But what about Bitcoin?

The narrative most suited to gold is as a hedge against uncertainty — it is less clear if that is the narrative for Bitcoin as well. And with rising interest rates, cash is suddenly looking attractive again as an asset class, but that comes with risks as well — because in the event that there should be another financial crisis or black swan-type economic calamity that has not been priced into manager’s models, another round of money printing may again be on the cards — otherwise known as quantitative easing.

The Fed may in fact be looking to prepare for such a scenario where such monetary policy tools may be necessary by allowing rates to rise first — so that in the event that a financial crisis does strike, at the very least, policymakers will have the option to print money again — but near zero interest rates severely limits such options.

Depending on the narrative of Bitcoin one subscribes to, if it is seen as a store of value and a hedge against inflation, then Bitcoin is not far different from gold in many respects — except that you can’t make Bitcoin jewelry. Furthermore, in developing countries, gold is still seen as more accessible and a “hard” asset in times of economic and political turmoil.

Against this debate as to the nature of Bitcoin as an asset, what is more remarkable is Ethereum’s rise — with the world’s third biggest cryptocurrency by market cap rising almost 20% in as many days, far outpacing Bitcoin’s rise. Ethereum on the other hand is not seen as a “store of value” — instead as the fuel for the world’s computing power — a form of credit for the future. Ethereum’s narrative in that respect is entirely different from Bitcoin’s — and in that respect has competitors only from perhaps the other cryptocurrency protocols which are looking to replace it like EOS and NEO. Whereas Bitcoin is competing against far more established asset classes, Ethereum is competing against its own.

The Bottom Line

Plucky traders may want to consider tracking both gold prices and Bitcoin simultaneously and consider plotting them against a correlation matrix, to determine if there are any arbitrage opportunities worth exploiting. Because both assets (I use the term loosely) follow psychological narratives (as opposed to any inherent intrinsic value propositions) and are subject to broader political, socio-economic influences than perhaps the other cryptocurrencies.

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  • Toby Philpott

    Just remembered: Amazon was at $106.70 in 1999 high /Low 2001 September $5.97/ 94.3% drop when internet bubble burst. Bitcoin didn't drop that much......... Yet. Lol/ bTC will have much bigger growth in the next 17 years than Amazon had since 2001. You heard it here first!

  • Daniel Howes

    I don’t think people understand that Litecoin is the perfect payment coin. It has an incredible use case. In my opinion, Bitcoin is your store of value and Litecoin is what you use for payments. I feel like Litecoin will be used as kind of a stable coin in the future.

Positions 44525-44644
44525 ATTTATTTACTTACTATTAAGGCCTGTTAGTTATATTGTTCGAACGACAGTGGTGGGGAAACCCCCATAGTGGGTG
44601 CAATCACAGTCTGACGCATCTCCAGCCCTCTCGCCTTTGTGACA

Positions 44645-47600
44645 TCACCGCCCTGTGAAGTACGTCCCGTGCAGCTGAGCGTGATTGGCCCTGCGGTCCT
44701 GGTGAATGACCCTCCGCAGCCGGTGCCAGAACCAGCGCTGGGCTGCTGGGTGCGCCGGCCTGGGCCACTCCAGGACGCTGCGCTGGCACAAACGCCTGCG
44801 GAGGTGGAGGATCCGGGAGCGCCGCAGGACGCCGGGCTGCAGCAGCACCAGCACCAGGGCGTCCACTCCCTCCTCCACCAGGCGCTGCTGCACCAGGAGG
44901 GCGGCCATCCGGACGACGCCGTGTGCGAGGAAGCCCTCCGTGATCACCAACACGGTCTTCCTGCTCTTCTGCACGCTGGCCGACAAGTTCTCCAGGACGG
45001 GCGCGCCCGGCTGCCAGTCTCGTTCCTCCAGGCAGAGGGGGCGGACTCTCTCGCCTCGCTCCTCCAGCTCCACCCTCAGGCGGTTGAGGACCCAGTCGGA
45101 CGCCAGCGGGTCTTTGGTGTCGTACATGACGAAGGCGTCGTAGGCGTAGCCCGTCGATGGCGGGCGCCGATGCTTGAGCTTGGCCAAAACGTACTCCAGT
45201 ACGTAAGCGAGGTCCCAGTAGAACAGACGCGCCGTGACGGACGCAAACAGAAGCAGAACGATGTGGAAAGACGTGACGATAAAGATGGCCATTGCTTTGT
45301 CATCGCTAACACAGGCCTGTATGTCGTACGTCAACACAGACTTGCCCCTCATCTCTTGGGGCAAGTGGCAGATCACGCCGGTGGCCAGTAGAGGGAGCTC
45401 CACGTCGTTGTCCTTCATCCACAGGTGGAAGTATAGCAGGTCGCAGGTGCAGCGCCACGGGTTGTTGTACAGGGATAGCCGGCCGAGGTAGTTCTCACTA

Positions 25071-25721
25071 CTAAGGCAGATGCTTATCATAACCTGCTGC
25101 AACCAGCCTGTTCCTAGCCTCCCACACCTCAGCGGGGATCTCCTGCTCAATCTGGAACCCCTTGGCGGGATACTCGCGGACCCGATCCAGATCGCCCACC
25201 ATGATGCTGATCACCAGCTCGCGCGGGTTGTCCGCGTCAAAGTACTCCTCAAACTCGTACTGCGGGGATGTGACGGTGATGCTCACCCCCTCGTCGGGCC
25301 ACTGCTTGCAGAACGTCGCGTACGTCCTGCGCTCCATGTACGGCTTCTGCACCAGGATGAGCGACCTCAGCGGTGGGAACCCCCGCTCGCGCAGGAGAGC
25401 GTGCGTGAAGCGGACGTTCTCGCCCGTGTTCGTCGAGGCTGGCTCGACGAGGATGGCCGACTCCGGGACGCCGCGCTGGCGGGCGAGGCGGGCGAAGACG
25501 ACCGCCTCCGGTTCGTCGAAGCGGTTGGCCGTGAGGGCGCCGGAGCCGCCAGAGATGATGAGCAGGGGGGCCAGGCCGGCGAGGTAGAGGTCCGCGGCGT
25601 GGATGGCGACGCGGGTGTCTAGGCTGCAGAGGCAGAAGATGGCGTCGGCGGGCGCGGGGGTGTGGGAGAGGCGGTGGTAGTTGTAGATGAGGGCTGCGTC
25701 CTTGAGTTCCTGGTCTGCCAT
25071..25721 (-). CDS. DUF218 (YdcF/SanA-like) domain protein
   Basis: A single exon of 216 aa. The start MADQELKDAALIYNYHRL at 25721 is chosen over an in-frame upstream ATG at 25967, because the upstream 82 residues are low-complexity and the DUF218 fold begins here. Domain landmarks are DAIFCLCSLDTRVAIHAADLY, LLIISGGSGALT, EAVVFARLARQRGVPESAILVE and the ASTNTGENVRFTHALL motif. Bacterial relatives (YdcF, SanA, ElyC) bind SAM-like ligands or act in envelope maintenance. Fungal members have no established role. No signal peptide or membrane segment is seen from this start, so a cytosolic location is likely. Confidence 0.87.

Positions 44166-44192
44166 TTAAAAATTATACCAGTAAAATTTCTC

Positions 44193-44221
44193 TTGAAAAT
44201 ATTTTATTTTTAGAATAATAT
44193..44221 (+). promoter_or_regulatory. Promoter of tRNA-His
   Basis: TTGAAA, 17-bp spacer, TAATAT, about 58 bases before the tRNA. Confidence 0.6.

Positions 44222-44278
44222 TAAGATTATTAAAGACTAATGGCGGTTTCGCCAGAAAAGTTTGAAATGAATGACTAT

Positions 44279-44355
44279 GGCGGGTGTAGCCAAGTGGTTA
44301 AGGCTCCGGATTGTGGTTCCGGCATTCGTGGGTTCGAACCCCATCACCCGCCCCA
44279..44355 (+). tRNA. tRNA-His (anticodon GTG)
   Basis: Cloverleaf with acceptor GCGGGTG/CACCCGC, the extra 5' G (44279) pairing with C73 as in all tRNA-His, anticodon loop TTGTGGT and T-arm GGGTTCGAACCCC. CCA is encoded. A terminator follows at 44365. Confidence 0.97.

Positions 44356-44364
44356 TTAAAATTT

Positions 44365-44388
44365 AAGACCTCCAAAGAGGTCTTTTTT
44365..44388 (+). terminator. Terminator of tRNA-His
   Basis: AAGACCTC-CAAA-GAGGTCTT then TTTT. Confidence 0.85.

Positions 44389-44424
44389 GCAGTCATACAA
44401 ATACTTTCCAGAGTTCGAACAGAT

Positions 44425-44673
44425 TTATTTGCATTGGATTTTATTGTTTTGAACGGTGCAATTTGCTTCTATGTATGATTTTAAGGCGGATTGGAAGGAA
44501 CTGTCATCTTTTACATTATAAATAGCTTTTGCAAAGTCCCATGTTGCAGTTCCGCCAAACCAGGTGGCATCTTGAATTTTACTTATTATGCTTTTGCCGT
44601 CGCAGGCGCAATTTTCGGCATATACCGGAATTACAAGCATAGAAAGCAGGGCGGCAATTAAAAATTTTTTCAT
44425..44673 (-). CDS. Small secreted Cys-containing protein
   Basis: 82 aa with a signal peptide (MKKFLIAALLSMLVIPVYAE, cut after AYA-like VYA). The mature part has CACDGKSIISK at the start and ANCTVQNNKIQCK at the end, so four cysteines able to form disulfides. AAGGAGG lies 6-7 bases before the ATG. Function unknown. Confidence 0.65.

• Kevin Woodbury

    Love your content have a great weekend mate.

  • Holly Young

    Time to invest don’t give up on bitcoin

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Patrick Tan

Crypto Expert

Patrick is an innovative entrepreneur and a lawyer passionate about cryptocurrencies and the business world. He is the CEO of Novum Global Technologies, a cryptocurrency quantitative trading firm. He understands the business concerns of founders and business people helping them to utilise the legal framework to structure their companies to take advantage of emerging technologies such as the blockchain in order to reach greater heights. His passion for travel, marketing and brand building has led him across careers and continents. He read law at the National University of Singapore and graduated with Honors in the Upper Division and joined one of Singapore’s top law firms, Allen & Gledhill where he was called to the Singapore Bar as an Advocate & Solicitor in 2005. He created Purer Skin, a skincare and inner beauty company which melds the traditional wisdom of ancient Asian ingredients such as Bird's Nest with modern technology. In 2010, his partner and himself successfully raised $589,000 from the National Research Foundation of Singapore under the Prime Minister’s Office. He has played a key role in the growth of Purer Skin from 11 retail points in Singapore to over 755 retail points in Singapore and 2 overseas in less than a year. He taught himself graphic design, coding, website design and video editing to create the Purer Skin brand and finished his training at a leading Digital Media Company.